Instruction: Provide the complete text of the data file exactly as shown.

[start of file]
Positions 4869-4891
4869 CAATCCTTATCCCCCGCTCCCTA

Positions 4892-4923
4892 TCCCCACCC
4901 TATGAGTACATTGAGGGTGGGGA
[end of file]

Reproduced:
Positions 4869-4891
4869 CAATCCTTATCCCCCGCTCCCTA

Positions 4892-4923
4892 TCCCCACCC
4901 TATGAGTACATTGAGGGTGGGGA